[0038] Figure 2 shows an exemplary block diagram for the demodulation control block 31 of the Synch MOD/DMOD system 100 disclosed herein. Functionally, Sensor Bias 1 is pulled from the modulation block 10 and fed through a unity gain buffer A 10, creating an isolated version of the waveform (including, but not limited to a sinusoidal or square waveform) to generate a TTL control signal. This buffered signal then passes through a phase adjustment circuit 32 allowing for user control of signal rectification. In an embodiment where the waveform is sinusoidal, a resultant phase- shifted sinusoid may be input into a comparator 34, creating a 10V/-10V square wave. The comparator output may then be fed into a Zener regulator 36 that regulates these voltages down to 0V and 5V. Functionally, when the sinusoid is negative, the combination of comparator 34 and Zener regulator 36 outputs equal 0V; however, when it is positive, the combination outputs 5V. This ideally creates a 50% duty cycle square wave. Finally, the square wave may be fed through a standard logic inverter A13, producing the demodulation control signal. The logic inverter A13 provides an additional level of noise rejection, since the input of the inverter A13 acts as a switch control, where the switch selects between the 5V rail and the ground of the system rather than using the derived signal to directly trigger the demodulation switch of the demodulation block shown in Figure 6 (to be described as follows). Finally, the demodulation control signal passes into a final signal conditioning block in order to reclaim the baseband flow information. This demodulation control signal is sent to a rectification section of the demodulation block 40, which is described with reference to Figure 6 as below.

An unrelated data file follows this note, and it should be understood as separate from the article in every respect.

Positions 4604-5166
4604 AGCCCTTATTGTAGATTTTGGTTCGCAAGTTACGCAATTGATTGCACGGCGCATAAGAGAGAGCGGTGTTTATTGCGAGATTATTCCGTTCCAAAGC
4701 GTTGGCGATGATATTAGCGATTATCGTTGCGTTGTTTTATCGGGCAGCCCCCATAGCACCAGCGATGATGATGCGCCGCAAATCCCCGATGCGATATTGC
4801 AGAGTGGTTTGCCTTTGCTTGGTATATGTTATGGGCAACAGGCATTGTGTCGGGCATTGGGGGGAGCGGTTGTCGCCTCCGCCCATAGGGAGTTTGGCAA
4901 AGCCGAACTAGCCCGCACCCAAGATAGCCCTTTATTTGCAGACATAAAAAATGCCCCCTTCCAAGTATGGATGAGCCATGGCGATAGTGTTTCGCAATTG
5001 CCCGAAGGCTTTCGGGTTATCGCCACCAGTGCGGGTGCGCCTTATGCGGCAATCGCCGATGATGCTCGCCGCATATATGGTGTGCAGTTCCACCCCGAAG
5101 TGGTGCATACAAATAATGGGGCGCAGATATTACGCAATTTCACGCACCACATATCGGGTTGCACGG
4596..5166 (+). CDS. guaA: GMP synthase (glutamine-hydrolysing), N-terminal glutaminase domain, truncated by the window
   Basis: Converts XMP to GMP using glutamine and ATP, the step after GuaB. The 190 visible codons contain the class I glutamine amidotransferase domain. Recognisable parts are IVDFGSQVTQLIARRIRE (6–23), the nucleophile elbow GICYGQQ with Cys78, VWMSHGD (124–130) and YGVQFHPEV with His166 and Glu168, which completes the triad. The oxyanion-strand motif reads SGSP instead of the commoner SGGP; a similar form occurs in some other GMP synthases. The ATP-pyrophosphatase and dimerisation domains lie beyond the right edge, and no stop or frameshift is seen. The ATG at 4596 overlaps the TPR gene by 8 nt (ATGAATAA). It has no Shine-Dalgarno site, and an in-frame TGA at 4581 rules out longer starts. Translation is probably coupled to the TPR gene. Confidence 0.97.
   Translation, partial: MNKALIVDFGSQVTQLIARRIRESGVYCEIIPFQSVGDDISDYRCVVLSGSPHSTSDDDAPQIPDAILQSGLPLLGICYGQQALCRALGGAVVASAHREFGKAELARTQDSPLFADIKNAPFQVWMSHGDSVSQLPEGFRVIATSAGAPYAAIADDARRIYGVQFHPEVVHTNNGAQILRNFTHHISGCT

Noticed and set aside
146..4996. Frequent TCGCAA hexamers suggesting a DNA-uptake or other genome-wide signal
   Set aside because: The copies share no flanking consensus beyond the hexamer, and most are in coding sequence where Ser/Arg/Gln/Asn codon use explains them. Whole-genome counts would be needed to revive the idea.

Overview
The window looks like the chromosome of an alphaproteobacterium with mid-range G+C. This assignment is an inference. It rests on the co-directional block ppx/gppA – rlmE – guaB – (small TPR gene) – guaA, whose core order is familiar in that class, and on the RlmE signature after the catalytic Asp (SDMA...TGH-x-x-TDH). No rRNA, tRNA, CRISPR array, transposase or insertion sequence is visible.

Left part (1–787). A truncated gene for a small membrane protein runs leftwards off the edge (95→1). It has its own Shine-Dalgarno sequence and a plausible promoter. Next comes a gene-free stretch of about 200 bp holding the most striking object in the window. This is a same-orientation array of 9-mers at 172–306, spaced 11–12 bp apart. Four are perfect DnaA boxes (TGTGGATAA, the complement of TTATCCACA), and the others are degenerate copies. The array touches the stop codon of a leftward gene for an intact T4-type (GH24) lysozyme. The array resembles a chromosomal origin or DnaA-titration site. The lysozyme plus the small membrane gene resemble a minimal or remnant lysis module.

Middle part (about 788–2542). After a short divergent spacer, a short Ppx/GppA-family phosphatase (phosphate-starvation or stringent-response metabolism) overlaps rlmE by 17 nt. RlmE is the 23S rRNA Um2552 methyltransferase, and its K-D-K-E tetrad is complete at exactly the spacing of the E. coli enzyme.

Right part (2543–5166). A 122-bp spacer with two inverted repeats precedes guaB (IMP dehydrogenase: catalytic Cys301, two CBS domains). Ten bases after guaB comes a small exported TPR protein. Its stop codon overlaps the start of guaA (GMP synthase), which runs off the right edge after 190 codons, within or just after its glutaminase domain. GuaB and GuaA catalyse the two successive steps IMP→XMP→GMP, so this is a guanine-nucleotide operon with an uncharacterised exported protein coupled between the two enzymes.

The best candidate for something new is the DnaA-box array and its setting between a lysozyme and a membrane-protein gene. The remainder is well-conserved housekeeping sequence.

[0039] Figure 3 illustrates a block diagram of modulation block 10, providing an exemplary generalized schematic of a bias generator for modulating a signal and providing two out of phase sinusoids at each sensor bias node; while Figure 5 shows an exemplary block diagram for the modulation block 10 at a more detailed level. The modulation block 10 includes the sensor bias circuit 14 coupled to an external signal source 12, two phase shift circuits including a buffer 16, and an inverter 18, configured as shown in Figures 3 and 5. It should be noted that although the signal source 12 may generate a sinusoidal waveform signal, it may also comprise a waveform generator that generates various other waveforms, including but not limited to a square wave, triangle wave, microwave, radio-frequency (RF) signal, or any other type of electromagnetic signal. Ideally, the buffer and inverter portions ( 16, 18) of the circuit provide the 180° phase shift between the two bias signals (SensorBias l and SensorBias2). However, the phase between the buffer and inverter blocks (16,18) will not be exactly 180° due to a small offset. As such, the buffer 16 may comprise a phase adjust circuitry 15, which is used to compensate for this small offset. Yet, unmatched cabling and impedance mismatches in the sensor 20 generated during fabrication may also contribute to any mismatches. Additionally, the phase adjust circuitry 15 may be used to give a best-case signal at the Synch MOD/DMOD circuit board output.